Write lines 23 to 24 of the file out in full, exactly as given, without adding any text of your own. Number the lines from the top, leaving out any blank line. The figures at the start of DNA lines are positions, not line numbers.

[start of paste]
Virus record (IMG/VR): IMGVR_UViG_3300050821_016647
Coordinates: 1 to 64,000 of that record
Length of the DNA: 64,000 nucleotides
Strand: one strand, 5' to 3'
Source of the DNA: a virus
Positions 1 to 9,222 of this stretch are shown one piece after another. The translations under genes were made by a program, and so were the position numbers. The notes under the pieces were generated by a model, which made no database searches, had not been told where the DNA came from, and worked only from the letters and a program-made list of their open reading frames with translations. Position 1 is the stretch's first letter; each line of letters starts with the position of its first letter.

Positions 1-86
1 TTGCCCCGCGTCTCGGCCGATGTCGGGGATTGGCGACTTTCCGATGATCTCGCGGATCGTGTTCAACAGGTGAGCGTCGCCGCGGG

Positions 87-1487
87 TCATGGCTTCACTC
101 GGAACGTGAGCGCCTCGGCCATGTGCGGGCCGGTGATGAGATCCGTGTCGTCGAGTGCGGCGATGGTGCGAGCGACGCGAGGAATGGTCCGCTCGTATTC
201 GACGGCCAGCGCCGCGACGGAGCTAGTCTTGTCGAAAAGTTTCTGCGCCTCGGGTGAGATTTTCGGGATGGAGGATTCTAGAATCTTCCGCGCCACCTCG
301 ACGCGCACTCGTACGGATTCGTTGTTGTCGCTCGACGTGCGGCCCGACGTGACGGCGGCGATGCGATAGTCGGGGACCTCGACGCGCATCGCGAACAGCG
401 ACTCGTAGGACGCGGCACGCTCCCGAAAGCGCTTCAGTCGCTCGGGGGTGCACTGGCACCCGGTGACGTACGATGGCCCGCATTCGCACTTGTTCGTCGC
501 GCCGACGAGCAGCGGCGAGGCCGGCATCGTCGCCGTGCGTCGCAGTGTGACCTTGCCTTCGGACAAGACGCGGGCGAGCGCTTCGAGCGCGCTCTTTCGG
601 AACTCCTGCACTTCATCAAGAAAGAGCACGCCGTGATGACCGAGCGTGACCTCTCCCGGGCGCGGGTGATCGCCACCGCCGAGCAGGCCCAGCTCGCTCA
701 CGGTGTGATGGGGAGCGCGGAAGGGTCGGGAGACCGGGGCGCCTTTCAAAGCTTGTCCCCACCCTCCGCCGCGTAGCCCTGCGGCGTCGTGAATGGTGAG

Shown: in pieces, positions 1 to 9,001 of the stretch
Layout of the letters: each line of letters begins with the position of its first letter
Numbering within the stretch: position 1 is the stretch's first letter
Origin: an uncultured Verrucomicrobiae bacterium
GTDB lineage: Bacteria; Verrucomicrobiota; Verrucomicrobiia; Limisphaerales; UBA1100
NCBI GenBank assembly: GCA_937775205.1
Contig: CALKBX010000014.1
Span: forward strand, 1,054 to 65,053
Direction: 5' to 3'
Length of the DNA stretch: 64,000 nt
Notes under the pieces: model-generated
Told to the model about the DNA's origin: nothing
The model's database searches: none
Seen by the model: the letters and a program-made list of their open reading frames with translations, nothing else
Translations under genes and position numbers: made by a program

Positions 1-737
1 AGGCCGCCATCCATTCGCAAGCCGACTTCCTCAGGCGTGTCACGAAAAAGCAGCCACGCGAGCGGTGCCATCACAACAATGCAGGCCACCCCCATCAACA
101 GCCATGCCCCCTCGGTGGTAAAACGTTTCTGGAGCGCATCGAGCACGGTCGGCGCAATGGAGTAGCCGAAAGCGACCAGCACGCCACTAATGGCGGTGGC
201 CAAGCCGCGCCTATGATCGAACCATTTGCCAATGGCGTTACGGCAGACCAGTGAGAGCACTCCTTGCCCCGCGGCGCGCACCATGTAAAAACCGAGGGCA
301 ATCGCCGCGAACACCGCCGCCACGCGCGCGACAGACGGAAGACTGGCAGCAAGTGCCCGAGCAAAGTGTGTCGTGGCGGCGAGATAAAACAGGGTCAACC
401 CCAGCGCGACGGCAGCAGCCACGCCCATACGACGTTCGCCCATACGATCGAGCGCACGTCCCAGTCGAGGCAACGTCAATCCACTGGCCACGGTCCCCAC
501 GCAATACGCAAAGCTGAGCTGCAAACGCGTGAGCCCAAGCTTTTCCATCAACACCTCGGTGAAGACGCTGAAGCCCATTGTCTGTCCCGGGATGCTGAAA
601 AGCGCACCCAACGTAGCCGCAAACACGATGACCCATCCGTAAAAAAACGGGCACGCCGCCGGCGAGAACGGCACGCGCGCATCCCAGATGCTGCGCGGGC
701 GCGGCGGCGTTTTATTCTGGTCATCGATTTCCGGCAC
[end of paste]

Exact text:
NCBI GenBank assembly: GCA_937775205.1
Contig: CALKBX010000014.1